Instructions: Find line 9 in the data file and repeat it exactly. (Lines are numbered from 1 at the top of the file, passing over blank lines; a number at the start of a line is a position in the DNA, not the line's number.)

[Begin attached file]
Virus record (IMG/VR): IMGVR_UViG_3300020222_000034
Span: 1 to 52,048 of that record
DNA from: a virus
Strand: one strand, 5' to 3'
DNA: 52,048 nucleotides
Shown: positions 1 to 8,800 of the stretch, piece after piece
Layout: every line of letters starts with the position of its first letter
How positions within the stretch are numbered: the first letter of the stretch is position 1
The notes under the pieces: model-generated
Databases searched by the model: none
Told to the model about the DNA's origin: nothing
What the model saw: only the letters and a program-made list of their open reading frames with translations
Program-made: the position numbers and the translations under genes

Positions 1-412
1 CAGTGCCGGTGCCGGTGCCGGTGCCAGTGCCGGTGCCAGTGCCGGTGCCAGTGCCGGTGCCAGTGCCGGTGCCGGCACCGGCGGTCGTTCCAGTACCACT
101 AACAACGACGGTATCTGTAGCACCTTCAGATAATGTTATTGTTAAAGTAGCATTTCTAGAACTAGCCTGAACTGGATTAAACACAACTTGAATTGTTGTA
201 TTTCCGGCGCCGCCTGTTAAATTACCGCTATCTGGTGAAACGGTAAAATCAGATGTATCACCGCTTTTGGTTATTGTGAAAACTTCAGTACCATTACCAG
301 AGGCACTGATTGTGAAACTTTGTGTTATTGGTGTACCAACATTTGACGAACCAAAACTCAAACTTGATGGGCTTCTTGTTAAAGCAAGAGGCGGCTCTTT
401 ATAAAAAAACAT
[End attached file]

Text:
The notes under the pieces: model-generated